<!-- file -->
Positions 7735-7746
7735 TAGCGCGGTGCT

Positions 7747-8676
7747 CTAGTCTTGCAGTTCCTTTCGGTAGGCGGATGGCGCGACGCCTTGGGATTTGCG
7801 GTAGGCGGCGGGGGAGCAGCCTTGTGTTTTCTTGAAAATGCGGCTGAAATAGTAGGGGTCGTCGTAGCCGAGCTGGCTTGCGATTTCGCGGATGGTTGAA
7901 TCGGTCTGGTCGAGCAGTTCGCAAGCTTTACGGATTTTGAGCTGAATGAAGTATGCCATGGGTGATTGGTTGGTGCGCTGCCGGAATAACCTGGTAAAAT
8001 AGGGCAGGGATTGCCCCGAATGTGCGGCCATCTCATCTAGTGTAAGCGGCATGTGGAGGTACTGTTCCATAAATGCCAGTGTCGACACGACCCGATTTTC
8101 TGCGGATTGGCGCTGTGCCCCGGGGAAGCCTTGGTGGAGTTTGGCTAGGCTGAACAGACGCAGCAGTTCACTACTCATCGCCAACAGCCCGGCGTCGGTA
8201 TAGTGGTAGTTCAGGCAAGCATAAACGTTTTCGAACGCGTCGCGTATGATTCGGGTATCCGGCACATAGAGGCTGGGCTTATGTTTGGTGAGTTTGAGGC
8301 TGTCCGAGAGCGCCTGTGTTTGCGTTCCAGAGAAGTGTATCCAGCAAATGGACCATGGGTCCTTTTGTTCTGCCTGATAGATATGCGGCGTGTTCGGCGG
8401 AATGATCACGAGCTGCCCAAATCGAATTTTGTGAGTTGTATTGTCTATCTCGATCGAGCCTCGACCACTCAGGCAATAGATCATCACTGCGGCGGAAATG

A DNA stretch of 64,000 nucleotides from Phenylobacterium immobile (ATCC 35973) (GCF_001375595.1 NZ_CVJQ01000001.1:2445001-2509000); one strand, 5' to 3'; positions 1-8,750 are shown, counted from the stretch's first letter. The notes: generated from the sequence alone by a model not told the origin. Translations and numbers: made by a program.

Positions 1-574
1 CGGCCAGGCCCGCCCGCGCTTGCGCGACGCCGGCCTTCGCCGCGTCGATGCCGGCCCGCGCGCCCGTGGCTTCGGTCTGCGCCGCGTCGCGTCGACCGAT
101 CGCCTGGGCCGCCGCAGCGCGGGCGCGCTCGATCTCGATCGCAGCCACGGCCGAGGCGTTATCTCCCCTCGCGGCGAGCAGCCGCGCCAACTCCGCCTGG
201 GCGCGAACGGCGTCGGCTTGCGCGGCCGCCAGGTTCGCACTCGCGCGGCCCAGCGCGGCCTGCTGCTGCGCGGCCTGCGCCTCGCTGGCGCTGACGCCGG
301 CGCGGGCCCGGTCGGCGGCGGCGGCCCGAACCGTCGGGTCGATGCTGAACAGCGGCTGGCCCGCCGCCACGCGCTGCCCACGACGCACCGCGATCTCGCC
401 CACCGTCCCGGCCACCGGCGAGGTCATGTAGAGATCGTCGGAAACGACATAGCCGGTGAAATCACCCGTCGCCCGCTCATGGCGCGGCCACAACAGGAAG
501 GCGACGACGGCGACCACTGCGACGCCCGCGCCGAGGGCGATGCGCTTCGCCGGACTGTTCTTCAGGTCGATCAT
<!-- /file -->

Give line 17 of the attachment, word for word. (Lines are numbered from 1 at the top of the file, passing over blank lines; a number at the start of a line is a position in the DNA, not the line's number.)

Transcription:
301 CGCGGGCCCGGTCGGCGGCGGCGGCCCGAACCGTCGGGTCGATGCTGAACAGCGGCTGGCCCGCCGCCACGCGCTGCCCACGACGCACCGCGATCTCGCC